I posted this question in stack overflow, but I think it is more appropriate here:

I have a reference image - 'image_01.png' of size 200x200 and resolution 72 px/in.

I have another image 'image_02.png' (with the same size and resolution) with several levels of zoom, of which, one is close to 'image_01.png', in the sense that the objects in that image are of "similar" size. They are NOT the same images, btw.

Here is an example with three levels of zoom, and clearly zoom_02 is "closer" to image_01 than zoom_01 and zoom_02. My question is, what mathematical metric (ratio, or any measure) do we choose to determine what zoom is appropriate to ensure such similarity? Let's say I even have a screen ruler to measure the distance in the images, in pixels.

image_02_zoom_03 zoom_03 image_02_zoom_01 zoom_01

image_02_zoom_02 zoom_02 image_01 image_01


Since you want the image size and resolution to remain constant, the term optical magnification seems apt there.

You could then say

Please use 20x optical magnification to identify said feature.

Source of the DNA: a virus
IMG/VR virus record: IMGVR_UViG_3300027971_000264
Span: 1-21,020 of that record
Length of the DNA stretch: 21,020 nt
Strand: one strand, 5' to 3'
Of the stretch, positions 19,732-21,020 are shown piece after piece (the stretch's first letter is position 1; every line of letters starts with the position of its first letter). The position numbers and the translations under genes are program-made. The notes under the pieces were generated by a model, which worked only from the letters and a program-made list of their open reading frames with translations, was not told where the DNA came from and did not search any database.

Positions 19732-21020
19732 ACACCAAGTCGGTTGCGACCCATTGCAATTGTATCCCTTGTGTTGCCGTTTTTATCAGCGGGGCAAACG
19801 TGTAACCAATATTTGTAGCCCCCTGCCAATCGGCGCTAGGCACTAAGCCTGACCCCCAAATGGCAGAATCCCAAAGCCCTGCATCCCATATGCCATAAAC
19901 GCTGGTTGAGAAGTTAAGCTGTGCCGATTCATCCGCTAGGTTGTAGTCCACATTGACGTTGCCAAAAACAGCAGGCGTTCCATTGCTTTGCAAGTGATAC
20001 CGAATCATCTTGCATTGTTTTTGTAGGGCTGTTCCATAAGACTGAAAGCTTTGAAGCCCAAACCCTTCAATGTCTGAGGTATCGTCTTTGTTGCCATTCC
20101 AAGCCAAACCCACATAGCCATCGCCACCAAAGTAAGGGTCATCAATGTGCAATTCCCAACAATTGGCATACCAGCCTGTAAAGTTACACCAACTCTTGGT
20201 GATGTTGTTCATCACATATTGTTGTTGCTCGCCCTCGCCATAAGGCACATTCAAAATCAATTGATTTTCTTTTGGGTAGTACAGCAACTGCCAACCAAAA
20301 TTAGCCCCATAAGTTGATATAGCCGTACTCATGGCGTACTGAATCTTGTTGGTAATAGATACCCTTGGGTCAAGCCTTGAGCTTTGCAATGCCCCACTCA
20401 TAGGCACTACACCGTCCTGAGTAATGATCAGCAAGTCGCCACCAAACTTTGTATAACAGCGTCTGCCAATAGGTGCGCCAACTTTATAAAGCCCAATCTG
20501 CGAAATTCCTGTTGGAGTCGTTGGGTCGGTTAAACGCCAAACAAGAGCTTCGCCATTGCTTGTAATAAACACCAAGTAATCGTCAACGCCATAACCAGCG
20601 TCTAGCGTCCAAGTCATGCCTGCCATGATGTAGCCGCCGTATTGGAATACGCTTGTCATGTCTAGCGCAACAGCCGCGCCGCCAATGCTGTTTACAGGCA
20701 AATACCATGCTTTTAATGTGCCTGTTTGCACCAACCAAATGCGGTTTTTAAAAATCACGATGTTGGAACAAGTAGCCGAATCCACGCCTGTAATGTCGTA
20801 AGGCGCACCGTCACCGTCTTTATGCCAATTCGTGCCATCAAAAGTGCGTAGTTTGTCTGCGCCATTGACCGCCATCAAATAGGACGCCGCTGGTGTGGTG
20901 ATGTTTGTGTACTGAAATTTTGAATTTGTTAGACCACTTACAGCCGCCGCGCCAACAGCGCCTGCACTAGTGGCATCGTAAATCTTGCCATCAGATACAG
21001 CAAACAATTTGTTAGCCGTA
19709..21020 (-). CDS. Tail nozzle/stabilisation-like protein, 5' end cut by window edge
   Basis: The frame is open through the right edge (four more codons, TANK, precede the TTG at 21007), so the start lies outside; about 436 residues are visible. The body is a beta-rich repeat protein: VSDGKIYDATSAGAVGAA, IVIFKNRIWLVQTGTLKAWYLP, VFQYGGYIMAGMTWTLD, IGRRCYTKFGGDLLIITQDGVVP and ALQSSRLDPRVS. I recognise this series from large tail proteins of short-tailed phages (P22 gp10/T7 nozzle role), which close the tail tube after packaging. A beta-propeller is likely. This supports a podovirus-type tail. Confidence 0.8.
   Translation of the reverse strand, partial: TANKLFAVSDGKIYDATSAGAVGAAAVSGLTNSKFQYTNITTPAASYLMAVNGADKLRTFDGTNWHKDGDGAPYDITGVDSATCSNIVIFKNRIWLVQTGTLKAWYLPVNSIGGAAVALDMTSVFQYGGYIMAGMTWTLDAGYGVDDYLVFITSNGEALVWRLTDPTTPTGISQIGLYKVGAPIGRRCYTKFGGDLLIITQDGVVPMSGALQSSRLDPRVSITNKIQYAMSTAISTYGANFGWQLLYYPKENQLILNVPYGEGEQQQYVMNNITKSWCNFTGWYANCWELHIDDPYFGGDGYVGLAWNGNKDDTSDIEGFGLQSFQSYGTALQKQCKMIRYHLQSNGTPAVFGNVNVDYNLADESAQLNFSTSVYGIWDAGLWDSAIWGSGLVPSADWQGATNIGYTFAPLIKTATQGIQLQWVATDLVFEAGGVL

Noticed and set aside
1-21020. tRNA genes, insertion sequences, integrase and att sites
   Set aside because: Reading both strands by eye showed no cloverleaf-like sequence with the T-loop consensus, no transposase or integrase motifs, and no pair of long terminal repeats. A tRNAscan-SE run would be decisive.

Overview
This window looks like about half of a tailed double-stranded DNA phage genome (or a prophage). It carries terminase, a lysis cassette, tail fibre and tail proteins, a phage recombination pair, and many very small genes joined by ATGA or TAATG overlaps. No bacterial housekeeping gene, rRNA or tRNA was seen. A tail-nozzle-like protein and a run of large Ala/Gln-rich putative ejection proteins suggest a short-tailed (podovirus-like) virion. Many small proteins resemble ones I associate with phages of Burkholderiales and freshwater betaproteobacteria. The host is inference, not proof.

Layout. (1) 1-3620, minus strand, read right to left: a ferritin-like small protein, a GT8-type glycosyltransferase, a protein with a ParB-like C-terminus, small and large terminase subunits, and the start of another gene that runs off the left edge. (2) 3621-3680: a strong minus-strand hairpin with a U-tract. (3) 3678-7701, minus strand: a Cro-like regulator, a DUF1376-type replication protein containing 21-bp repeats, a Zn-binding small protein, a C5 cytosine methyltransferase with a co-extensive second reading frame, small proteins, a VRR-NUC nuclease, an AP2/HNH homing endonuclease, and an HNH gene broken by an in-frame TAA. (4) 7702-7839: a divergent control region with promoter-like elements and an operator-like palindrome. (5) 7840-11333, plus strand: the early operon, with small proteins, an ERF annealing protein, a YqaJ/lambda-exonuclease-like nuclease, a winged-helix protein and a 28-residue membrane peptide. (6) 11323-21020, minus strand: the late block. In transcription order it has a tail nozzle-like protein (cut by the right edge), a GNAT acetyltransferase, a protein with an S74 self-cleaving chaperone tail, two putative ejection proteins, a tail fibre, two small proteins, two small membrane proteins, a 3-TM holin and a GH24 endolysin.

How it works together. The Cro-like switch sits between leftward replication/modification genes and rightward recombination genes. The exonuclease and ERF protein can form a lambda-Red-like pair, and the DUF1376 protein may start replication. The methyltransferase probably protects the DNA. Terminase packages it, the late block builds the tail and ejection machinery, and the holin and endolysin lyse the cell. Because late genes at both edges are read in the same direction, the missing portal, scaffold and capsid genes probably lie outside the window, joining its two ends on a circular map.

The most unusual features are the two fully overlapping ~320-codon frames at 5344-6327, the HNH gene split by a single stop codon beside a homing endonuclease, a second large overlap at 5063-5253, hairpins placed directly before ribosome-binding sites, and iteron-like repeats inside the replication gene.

Please be careful that the term magnification is different from zoom.

Two different cameras with the same 5x optical zoom might produce images with different optical magnification depending on their optics.

Zoom refers to the ratio of the max to min focal length of your camera, whereas,
Magnification refers to the ratio of projection size to the real subject size.

Given a particular magnification, you could use your camera focal lengths and apertures to come up with at zoom metric for that particular camera to produce the desired results.

See this for a better explanation.

  • $\begingroup$ Thank you for the explanation. Yes, I found out there was a software that used the optical magnification to output the area. Your explanation is helpful. $\endgroup$ – Kasthuri Dec 31 '18 at 18:25

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